}

    
    $DexterityEXE = ".\Dex$DexMajorVersion\Dex.EXE"
    $DexUtilsEXE = ".\Dex$DexMajorVersion\DexUtils.EXE"

    foreach($mod in $modules) {
        $workFolder = "$localFolder\z_$mod\$($VersionNumber)"
        $dictionary = "$workFolder\Dyn$($mod).dic"
        $LoadMacro =  "$workFolder\Install_Code.mac"

        Start-Process -FilePath $DexterityEXE -ArgumentList @($dictionary, $LoadMacro) -PassThru -Wait -Verbose
##        $process = (Start-Process -FilePath $DexterityEXE -ArgumentList @($dictionary, $LoadMacro) -PassThru -Wait)
##        Write-Host "$($mod) code loaded. Status: " $process.ExitCode
    }
}

6. The Source folder will contain the code retrieved from the Visual Studio Team Services repository. You will need a script to do this as well. The script will leverage the VSTS API to retrieve the code from the repo.

Param(
    [string]$SourceCodeFolder = "$/MICR/Base/2/2015B160", # Ex. 2015
    [string]$VSTSUser = "youraccount@somedomain.com",
    [string]$VSTSUserPAToken = "abcdefghijklmnopqrstuvwxyz0123456789",
    [switch]$TestStructure
)

$localFolder = Get-Location #"$([System.IO.path]::GetPathRoot($(Get-Location)))" 
$workFolder = "$localFolder\Generic\"

$scopePath_Escaped = [uri]::EscapeDataString($SourceCodeFolder) # Need to have this in 'escaped' form.

Write-Host "Pulling code from $($SourceCodeFolder) into $($workFolder)" -BackgroundColor DarkGreen

$recursion = 'Full' # OneLevel or Full
#$recursion = 'OneLevel' # or Full
 
# Base64-encodes the Personal Access Token (PAT) appropriately
$base64AuthInfo = [Convert]::ToBase64String([Text.Encoding]::ASCII.GetBytes(("{0}:{1}" -f $VSTSUser,$VSTSUserPAToken)))
 
# Construct the REST URL to obtain the MetaData for the folders / files.
$uri = "https://yourcompany.visualstudio.com/DefaultCollection/_apis/tfvc/items?scopePath=$($scopePath_Escaped)&recursionLevel=$($recursion)&api-version=2.2"

# Invoke the REST call and capture the results
$result = $null
$result = Invoke-RestMethod -Uri $uri -Method Get -ContentType "application/json" -Headers @{Authorization=("Basic {0}" -f $base64AuthInfo)}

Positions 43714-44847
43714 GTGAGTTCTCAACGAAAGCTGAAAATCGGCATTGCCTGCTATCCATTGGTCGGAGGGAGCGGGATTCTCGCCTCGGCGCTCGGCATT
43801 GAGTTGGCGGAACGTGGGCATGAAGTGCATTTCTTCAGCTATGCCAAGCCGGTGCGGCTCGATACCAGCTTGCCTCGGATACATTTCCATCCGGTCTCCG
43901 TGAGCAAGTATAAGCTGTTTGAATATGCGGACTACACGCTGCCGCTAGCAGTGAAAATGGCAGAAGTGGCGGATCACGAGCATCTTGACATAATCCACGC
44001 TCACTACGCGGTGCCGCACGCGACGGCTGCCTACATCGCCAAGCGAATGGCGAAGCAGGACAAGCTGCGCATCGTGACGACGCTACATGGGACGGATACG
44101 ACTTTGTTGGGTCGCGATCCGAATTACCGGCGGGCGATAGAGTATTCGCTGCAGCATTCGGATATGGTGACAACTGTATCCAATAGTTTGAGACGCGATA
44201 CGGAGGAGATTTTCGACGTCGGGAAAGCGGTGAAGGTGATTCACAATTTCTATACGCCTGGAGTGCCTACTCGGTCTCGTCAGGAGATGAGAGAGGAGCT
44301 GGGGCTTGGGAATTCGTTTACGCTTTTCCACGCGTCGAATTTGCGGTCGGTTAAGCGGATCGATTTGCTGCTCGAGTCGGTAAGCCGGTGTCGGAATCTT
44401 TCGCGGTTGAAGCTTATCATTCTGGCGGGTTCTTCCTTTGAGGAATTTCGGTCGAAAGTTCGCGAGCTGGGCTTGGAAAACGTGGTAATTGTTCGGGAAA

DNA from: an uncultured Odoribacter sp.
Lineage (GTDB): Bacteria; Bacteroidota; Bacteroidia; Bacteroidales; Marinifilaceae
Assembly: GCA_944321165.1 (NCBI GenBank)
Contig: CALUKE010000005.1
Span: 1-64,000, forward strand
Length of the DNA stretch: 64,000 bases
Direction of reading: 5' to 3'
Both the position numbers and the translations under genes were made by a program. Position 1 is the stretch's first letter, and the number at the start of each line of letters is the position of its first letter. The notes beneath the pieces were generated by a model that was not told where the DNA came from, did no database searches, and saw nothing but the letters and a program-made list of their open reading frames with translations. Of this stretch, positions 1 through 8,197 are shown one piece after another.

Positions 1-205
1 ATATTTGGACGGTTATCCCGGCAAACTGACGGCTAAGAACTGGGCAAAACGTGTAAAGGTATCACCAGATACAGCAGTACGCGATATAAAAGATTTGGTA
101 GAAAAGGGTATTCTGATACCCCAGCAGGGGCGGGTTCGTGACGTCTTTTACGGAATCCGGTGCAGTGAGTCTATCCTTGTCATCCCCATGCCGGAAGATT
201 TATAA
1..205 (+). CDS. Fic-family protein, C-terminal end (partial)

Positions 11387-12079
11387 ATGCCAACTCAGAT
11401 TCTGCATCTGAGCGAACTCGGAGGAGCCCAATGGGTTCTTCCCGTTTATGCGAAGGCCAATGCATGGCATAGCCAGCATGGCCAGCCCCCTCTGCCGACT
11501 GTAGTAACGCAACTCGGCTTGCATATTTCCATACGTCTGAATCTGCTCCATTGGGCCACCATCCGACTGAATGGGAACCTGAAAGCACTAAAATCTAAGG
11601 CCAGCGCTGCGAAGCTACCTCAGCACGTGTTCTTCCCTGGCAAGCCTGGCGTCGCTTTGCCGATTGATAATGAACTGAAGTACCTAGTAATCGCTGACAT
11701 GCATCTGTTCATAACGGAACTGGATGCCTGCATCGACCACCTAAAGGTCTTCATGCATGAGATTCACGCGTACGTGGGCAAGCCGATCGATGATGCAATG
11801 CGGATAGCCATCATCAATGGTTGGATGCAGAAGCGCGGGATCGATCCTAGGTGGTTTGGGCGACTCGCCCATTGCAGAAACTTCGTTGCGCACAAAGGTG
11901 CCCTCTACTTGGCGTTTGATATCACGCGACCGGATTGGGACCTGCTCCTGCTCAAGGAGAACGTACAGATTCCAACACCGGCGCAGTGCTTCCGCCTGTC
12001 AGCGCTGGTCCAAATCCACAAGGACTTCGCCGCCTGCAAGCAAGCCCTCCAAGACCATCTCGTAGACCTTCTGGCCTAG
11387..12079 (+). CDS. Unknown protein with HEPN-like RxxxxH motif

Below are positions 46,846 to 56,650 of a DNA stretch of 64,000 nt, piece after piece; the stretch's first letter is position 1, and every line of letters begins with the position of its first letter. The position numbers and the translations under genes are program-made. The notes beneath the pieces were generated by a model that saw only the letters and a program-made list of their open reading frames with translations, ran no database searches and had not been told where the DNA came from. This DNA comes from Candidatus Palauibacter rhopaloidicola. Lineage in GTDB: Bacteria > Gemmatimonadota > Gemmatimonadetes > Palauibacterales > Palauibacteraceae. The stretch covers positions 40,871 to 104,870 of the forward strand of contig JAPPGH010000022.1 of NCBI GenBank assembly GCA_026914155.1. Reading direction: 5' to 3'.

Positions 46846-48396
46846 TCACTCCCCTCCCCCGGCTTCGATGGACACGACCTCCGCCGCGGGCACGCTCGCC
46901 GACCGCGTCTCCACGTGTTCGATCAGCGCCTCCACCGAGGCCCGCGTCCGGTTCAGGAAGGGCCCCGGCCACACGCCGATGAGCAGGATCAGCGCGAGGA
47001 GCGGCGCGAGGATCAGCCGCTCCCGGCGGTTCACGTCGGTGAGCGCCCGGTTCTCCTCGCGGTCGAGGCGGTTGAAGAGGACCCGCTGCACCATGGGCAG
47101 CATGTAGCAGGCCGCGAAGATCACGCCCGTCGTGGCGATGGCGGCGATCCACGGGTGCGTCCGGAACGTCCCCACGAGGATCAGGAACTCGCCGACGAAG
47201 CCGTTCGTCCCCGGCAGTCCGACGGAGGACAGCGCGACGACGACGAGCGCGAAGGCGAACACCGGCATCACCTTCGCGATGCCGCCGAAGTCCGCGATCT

# This call returns the METADATA for the folder and files. No File contents are included.
if ($result.count -eq 0)
{
     throw "Unable to locate code at $($SourceCodeFolder)"
}

$scopePathLength = $SourceCodeFolder.Length + 1 # +1 to eliminate an odd prefixed '\' character.

# =======================
# Create folder structure.
# =======================
for($index=0; $index -lt $result.count; $index = $index + 1)
{
    if ($result.value[$index].isFolder -eq $true)
    {
        #Strip the VSTS path off of the folder, and prefix with the local folder.
        $_subPath = $result.value[$index].path
        if ($_subPath.Length -ge $scopePathLength)
        {
            #Strip the VSTS path off of the folder
            $_subPath = $result.value[$index].path.Substring($scopePathLength)

            #prefix with the local folder.
            #MGB: replace the forward slashes in the remaining VSTS path with backslashes
            $_subPath = "$($workFolder)$($_subPath)" -replace "/", "\"

            if ((Test-Path $_subPath) -ne $true)
            {
                New-Item -Force -ItemType directory -Path $_subPath | Out-Null
                Write-Host $_subPath -BackgroundColor red
            }
            else
            {
                Write-Host "$($_subPath)`t$($result.value[$index].path)" -BackgroundColor Green -ForegroundColor Black
            }
        }
    }
}

# ==============
# Retrieve Files 
# -TestStructure flag will show all folders/files that will be retrieved.
# ==============
for($index=0; $index -lt $result.count; $index = $index + 1)
{
    if ($result.value[$index].isFolder -ne $true)
    {
        #Strip the VSTS path off of the folder, and prefix with the local folder.
        $_subPath = $result.value[$index].path
        if ($_subPath.Length -ge $scopePathLength)
        {
            #Strip the VSTS path off of the folder
            $_subPath = $result.value[$index].path.Substring($scopePathLength)

            #prefix with the local folder.
            #MGB: replace the forward slashes in the remaining VSTS path with backslashes
            $_subPath = "$($workFolder)$($_subPath)" -replace "/", "\"

            ## Retrieve the file text.
            if ($TestStructure -eq $true)
            {
                $fileresult = $result.value[$index].url
            }
            else
            {
                $fileresult = Invoke-RestMethod -Uri $result.value[$index].url -Method Get -ContentType "application/json" -Headers @{Authorization=("Basic {0}" -f $base64AuthInfo)}
            }

            New-Item -Force -ItemType file -Path $_subPath -Value $fileresult | Out-Null
            Write-Host $_subPath -BackgroundColor Green
        }
    }
}

You can use the Visual Studio IDE to setup a project on VSTS and add the folders and files needed for your Build Engine project.

In summary, setting up a Build Engine project involves thinking about all the elements required to produce your chunk file: IDE, macros, and scripts that will drive the process. The complexity of each script will depend on the number of points you want to automate, variables and constants you want to inject, and certainly the number of chunks you need to produce for each version of Dynamics GP.

Tomorrow, I will explain the details involved with setting up the actual Build process with the parts.

Until next post!

MG.-
Mariano Gomez, MVP
IntellPartners, LLC
http://www.IntellPartners.com/